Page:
Call for slots referendum

O'Malley proposes to let voters decide

October 27, 2007|By Laura Smitherman and James Drew | Laura Smitherman and James Drew,Sun reporters

Gov. Martin O'Malley proposed yesterday a referendum on slots that would allow up to 15,000 machines in five Maryland locations - including Baltimore - and hand the decision to voters after years of legislative deadlock.

"It's time to let the people decide," O'Malley said, adding that he personally would vote for slots in a referendum.

Under the plan, slot machines would be limited to five places - one each in Anne Arundel, Cecil, Worcester and Allegany counties and Baltimore City. The only racetracks covered by the plan would be Laurel Park in Anne Arundel and Ocean Downs in Worcester, an O'Malley aide said.

The potential Baltimore site would be in the Middle Branch area, within a half-mile of Interstate 95 and Route 295. It does not include Pimlico Race Course.

The proposed referendum appeared to break the standoff over the issue between House Speaker Michael E. Busch, a slots foe, and Senate President Thomas V. Mike Miller, a strong supporter. Both Democrats said they thought they would be able to get the necessary votes in the special session that begins Monday.

"My belief always has been a referendum makes the General Assembly and the governor put the best product on the ballot. It will help bring a resolution to this," Busch said.

The slots proposal, which is among six administration bills the legislature will consider, calls for a November 2008 referendum. Lawmakers will consider a bill authorizing the referendum and legislation on how the slots program would be administered.

O'Malley called the session to address the state's projected $1.7 billion budget deficit. He had hoped the legislature would approve slot machines to raise revenue, but the plan bogged down amid opposition in both chambers. The latest plan, if approved as a constitutional amendment in the referendum, could raise as much as $700 million a year, much of it targeted for education, O'Malley said.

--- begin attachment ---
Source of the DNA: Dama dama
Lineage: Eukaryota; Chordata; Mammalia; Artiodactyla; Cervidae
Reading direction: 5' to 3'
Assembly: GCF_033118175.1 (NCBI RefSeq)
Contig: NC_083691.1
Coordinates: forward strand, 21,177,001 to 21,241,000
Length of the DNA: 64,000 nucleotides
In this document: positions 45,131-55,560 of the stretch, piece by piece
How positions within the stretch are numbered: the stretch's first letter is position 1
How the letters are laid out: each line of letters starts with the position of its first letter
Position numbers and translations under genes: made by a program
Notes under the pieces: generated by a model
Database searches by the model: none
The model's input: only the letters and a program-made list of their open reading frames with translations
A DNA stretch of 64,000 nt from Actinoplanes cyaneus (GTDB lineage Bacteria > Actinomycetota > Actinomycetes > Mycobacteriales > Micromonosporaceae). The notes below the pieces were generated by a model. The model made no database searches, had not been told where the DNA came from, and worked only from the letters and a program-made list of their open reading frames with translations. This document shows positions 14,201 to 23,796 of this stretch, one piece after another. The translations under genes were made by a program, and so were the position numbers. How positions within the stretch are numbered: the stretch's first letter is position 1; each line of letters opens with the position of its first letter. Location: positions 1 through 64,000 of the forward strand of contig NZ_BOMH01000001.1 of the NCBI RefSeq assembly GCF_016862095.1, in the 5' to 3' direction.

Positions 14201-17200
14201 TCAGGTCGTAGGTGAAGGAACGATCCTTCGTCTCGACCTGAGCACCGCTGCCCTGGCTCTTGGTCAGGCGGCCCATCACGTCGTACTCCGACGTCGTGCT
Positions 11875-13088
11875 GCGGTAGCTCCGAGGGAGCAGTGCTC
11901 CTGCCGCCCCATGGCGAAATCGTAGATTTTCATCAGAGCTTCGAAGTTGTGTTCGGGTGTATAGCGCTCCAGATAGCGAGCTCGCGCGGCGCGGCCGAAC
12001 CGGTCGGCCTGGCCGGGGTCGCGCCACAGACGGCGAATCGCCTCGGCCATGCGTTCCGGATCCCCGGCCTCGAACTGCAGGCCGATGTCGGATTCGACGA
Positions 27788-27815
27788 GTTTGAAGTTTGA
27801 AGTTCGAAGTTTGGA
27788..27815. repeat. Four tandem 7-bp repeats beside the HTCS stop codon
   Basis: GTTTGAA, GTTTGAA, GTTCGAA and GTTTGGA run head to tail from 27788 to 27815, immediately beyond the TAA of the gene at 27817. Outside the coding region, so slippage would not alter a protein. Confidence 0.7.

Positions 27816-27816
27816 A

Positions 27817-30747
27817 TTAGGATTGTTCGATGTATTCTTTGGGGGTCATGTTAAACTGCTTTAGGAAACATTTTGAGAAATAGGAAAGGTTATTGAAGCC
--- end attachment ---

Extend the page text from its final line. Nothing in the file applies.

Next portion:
With the controversial issue potentially moving to the ballot box, the debate is likely to get even more heated. A grass-roots campaign to keep slots out of the state is under way, and slots proponents warn that out-of-state gambling interests are likely to fund anti-slots initiatives because they fear competition. West Virginia, Pennsylvania, Delaware and New York have legalized slots and racetrack casinos.

"People who live near these locations will be very unhappy," said Aaron Meisner, the leader of Stop Slots Maryland. "You will see a very rapid shift in public sentiment. I can assure that the people of Cecil County and the Eastern Shore and Baltimore City will not be happy to see this, and they will come out in force."

Slots proponents say that Maryland is losing revenue to neighboring states that offer that kind of gambling. They also say that bringing slots to Maryland's racetracks would bolster a struggling horse racing industry.

Richard Hoffberger, president of the Maryland Thoroughbred Horsemen's Association, said he is encouraged that O'Malley's plan calls for up to $100 million a year to enhance horse racing purses and provide funds for the horse breeding industry.

Under O'Malley's plan, the State Lottery Commission would own the slot machines, which would be operated under licenses granted to companies that apply to a seven-member commission, including six to be appointed by the governor and one by the state treasurer. Only one license could be awarded for each location.

Joseph C. Bryce, O'Malley's legislative director, said the commission would consider a number of factors in choosing the bidders, including ownership, impact on area surrounding where they propose to install slots, and the percentage of minority ownership.

Bryce said Rosecroft Raceway didn't make the list of sites because of "significant" opposition in Prince George's County.

Lou Raffetto Jr., president and chief operating officer of the Maryland Jockey Club, which is owned by Toronto-based Magna Entertainment Corp. and operates Pimlico Race Course and Laurel Park, said the proposal for a slots facility in downtown Baltimore - but not at Pimlico - is "very disconcerting."

Asked whether it might mean closing Pimlico or moving the Preakness, Raffetto said, "We can't give any assurances as it relates to Pimlico or any of the tracks. All I can say as it relates to the Preakness is we can assure it will be run in 2008. Beyond that, I can't speak to anything."

Baltimore Mayor Sheila Dixon told the governor in a letter: "While I remain opposed to legalizing slot machines at Pimlico Race Track or the Inner Harbor, I believe that the people of Baltimore are best served at this critical juncture with a bill that preserves the option for a slot machine facility in Baltimore City under certain conditions."

The slots issue has long pitted Miller against Busch, and the House speaker had warned that it would be difficult to get the votes in the House to pass legislation legalizing slots without a voter referendum.

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